#50 – Keeping Warm on Cold Days

Being Cold is No Fun

It's amazing to me how many parents I see every year on the sidelines who are unprepared for the weather. I expect this from my teenaged kids, but when I see full grown adults shivering on the sidelines, I think I need to do an episode on this subject. There is no good reason for you to be cold on the sidelines of a soccer field. The weather will adjust the way you dress for it, but warmth is your right. Teeth chattering is probably not encouraged by the American Dental Association. And blue finger tips are not attractive. 

Weather is Relative

There is a big difference between running around in 50 degree temperatures vs sitting on a cloth chair in 50 degrees. Your activity level make a huge difference in how you feel at a game. If you're sitting still in 50 degree weather, be prepared to be cold. If you're running around in 50 degree weather, you're probably grateful to have things a little cooler. 

A wet 50 degree day is much colder that a dry 50 degree day thanks to the added evaporative effect of wet clothing against the skin. Windy days can penetrate layers. Hill tops or large flat surfaces like a soccer field with no wind break can amplify the wind effect.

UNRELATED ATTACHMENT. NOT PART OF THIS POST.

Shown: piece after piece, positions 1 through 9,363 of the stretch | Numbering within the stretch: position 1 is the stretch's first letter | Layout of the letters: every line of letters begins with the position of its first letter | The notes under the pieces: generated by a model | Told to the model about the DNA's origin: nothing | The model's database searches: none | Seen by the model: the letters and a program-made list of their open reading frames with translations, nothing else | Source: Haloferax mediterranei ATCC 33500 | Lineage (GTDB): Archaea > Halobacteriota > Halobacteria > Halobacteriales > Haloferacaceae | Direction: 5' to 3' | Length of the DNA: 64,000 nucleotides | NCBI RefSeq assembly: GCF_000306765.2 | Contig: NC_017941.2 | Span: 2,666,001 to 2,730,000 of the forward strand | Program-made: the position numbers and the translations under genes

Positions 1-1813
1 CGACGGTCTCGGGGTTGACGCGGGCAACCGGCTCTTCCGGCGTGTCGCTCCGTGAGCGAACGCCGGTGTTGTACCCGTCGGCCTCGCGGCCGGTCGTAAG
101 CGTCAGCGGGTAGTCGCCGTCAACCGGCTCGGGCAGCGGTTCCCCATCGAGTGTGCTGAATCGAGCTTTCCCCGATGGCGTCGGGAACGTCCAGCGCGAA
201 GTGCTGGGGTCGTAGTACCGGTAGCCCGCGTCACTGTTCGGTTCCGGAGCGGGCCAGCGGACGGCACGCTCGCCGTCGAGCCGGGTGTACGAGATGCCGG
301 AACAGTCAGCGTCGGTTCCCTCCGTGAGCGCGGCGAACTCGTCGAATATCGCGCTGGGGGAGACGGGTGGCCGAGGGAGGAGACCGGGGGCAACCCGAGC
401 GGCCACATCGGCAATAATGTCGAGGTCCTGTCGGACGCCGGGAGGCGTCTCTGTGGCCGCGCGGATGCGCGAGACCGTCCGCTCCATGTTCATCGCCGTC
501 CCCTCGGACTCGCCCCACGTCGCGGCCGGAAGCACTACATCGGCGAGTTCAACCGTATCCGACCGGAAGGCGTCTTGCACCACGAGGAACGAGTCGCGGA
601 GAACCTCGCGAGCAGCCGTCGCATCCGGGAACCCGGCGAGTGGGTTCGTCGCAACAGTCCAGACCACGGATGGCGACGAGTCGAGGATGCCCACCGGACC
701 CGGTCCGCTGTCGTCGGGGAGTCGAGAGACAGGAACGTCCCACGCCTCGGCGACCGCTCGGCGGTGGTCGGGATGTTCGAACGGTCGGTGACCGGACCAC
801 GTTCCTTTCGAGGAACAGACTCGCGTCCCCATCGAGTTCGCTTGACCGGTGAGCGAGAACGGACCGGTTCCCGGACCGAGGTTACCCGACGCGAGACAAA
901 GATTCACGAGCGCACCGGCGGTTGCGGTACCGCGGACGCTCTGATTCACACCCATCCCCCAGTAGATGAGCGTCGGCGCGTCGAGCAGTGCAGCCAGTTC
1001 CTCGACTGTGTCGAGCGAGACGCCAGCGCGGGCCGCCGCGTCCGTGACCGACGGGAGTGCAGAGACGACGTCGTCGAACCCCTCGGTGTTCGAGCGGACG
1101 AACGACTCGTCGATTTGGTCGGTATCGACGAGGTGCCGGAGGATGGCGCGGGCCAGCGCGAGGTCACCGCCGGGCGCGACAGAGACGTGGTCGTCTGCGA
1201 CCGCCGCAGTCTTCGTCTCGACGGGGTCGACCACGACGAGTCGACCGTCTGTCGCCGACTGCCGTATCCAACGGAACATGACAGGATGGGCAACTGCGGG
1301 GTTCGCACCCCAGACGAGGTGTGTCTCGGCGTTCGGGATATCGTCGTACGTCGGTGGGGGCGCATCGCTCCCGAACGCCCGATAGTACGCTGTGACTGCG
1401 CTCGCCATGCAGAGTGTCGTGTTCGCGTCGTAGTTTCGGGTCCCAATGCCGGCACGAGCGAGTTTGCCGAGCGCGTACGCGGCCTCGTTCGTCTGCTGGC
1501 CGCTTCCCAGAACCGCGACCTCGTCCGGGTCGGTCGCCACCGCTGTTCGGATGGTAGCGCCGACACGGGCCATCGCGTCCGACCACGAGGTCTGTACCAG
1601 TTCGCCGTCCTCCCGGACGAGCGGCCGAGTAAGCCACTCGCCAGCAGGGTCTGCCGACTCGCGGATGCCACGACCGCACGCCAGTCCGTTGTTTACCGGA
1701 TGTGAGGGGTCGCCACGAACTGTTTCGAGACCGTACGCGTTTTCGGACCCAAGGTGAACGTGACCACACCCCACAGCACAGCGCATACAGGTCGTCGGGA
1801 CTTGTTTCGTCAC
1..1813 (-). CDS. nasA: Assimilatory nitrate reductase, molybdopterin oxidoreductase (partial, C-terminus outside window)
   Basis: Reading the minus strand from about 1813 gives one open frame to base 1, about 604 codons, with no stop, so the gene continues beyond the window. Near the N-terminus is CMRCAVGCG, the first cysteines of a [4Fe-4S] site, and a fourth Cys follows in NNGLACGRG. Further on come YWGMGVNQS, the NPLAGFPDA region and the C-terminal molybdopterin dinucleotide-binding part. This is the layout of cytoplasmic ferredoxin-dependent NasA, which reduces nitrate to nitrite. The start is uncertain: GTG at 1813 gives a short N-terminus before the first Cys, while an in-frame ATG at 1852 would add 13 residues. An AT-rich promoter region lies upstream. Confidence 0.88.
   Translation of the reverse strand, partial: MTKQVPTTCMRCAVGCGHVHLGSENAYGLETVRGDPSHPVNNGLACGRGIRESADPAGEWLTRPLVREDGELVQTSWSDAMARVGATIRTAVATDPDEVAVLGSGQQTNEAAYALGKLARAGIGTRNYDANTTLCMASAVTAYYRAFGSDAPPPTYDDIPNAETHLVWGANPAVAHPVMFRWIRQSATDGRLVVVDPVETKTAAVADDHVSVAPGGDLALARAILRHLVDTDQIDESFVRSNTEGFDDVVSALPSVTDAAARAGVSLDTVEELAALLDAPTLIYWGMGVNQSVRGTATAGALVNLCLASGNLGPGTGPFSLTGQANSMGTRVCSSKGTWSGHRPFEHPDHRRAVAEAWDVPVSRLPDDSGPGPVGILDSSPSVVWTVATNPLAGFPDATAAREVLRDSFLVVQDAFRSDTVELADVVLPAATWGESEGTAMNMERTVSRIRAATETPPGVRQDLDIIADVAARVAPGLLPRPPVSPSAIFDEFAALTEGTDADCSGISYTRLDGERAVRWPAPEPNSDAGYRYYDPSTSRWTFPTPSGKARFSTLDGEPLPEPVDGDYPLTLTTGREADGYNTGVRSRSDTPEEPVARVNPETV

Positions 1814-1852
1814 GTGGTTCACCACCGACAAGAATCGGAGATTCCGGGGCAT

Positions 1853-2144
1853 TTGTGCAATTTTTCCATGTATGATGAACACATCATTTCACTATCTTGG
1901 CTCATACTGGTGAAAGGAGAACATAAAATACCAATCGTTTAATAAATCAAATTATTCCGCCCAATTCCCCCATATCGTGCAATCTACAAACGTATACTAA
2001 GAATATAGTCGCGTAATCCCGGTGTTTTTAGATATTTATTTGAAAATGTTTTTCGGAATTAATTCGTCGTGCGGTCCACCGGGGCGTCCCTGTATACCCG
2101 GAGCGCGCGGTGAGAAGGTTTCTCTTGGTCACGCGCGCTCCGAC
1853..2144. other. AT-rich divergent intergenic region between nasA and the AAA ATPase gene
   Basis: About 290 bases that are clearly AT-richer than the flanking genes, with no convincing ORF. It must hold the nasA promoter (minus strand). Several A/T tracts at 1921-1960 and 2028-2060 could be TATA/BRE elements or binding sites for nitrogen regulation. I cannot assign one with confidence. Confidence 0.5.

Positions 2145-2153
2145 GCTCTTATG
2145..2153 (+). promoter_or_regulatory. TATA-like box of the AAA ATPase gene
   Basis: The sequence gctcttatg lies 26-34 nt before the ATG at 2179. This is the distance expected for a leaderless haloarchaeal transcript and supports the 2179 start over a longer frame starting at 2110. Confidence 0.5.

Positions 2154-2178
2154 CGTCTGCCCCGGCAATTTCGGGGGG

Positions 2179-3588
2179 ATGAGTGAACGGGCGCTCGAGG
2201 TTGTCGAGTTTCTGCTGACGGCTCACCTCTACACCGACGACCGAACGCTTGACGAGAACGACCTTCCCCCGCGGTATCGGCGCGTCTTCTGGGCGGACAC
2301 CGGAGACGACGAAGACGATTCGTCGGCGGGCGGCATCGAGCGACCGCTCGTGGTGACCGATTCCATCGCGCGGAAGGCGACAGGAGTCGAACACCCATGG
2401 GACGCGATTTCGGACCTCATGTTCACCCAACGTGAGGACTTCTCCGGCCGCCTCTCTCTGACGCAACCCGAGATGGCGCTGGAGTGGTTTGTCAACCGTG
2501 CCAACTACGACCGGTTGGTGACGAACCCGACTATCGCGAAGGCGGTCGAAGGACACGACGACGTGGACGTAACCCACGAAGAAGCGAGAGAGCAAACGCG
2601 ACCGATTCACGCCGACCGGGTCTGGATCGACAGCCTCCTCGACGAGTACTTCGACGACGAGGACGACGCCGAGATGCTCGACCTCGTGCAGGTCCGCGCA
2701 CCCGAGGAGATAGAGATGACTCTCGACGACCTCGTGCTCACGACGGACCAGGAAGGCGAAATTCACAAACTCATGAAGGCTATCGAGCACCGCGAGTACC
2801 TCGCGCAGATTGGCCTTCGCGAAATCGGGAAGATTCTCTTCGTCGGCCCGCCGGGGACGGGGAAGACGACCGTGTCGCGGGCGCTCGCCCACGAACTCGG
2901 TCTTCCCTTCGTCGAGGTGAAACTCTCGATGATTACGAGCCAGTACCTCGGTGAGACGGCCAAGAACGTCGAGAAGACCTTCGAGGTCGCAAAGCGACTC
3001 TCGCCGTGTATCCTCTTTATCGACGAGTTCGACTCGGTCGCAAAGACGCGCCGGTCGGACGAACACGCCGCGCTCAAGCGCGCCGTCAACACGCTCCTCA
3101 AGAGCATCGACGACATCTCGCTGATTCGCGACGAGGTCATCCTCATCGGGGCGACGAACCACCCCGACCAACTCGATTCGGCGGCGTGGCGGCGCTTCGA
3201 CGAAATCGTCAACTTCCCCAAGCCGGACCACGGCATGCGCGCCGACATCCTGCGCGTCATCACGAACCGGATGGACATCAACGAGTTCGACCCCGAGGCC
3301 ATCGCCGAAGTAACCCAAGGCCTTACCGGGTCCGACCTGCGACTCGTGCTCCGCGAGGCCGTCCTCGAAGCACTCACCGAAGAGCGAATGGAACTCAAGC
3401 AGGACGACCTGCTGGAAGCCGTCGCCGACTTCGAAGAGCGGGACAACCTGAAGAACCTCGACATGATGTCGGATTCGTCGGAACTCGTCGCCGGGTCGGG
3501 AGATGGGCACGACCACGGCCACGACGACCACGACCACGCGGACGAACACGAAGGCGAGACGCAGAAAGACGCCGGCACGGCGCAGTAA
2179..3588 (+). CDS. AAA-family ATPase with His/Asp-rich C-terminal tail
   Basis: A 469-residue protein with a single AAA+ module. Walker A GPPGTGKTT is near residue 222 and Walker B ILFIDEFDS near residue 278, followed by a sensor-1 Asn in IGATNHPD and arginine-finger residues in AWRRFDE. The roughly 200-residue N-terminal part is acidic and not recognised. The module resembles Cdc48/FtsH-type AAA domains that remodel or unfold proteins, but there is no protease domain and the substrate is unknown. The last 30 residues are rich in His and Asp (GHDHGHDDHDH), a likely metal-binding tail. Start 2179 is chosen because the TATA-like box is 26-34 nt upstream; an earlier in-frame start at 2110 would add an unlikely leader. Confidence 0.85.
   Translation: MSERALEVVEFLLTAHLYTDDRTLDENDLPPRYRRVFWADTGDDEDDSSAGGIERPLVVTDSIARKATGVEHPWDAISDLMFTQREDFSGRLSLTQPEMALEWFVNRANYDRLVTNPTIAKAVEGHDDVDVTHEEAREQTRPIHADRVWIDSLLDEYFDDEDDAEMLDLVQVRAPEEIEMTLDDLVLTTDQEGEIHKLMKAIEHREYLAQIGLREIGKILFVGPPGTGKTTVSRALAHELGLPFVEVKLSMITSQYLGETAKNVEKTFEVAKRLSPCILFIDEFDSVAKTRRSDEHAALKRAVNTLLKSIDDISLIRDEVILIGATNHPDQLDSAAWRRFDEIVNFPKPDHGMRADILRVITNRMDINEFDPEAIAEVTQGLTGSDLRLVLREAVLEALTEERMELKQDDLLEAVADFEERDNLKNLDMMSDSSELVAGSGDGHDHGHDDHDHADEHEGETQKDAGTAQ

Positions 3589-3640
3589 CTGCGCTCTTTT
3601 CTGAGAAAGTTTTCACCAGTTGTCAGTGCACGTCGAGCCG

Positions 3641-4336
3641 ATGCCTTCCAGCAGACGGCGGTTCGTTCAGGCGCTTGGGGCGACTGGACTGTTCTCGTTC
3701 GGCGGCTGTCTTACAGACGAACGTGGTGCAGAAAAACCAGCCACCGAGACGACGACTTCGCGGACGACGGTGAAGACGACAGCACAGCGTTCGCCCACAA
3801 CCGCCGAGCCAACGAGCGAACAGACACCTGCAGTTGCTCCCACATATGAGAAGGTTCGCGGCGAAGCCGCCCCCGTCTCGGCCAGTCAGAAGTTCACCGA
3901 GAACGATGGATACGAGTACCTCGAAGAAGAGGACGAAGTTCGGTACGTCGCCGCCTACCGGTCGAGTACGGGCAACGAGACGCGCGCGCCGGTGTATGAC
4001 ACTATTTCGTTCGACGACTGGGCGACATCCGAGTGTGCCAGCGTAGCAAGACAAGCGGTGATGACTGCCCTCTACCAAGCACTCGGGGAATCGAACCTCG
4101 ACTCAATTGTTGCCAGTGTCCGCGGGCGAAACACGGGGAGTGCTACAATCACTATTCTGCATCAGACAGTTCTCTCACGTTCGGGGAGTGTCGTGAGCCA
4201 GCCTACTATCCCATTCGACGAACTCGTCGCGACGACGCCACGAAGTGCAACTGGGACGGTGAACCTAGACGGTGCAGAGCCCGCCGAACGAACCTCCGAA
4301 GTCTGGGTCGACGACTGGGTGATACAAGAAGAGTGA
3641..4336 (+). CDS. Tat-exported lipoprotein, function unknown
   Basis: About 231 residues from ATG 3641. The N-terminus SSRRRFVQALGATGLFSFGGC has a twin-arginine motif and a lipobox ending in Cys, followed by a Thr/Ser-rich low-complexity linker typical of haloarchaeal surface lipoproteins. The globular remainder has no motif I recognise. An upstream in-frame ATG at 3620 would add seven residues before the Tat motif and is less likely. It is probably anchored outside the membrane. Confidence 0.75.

Take this stuff seriously. People can and have suffered hypothermia in 50 degree temperatures - especially when they're wet from sweat or other bad weather like rain or snow. 

Taking Care of Players

Players have special needs. Here are a few thoughts on players:

  • Benched players will be colder than players who are actively running.
  • Wet (sweaty) players will lose any heat they have quickly and can suffer shivering cold easily if not cared for on the bench
  • Goalkeepers will likely be colder than field players - especially if they are not seeing much action.
  • Injuries are more likely when players are not warmed up and their muscles, ligaments, and tendons are not activated before strenuous play
  • Wet balls slap and hurt!
  • Slippery wet fields make players prone to injury.
  • Players are wearing light weight wicking clothing in most cases - regardless of the weather
  • Dehydrated players don't have as much fluid in their bodies to circulate and keep them warm as hydrated players

Here are some things that make cold days a little more manageable for players: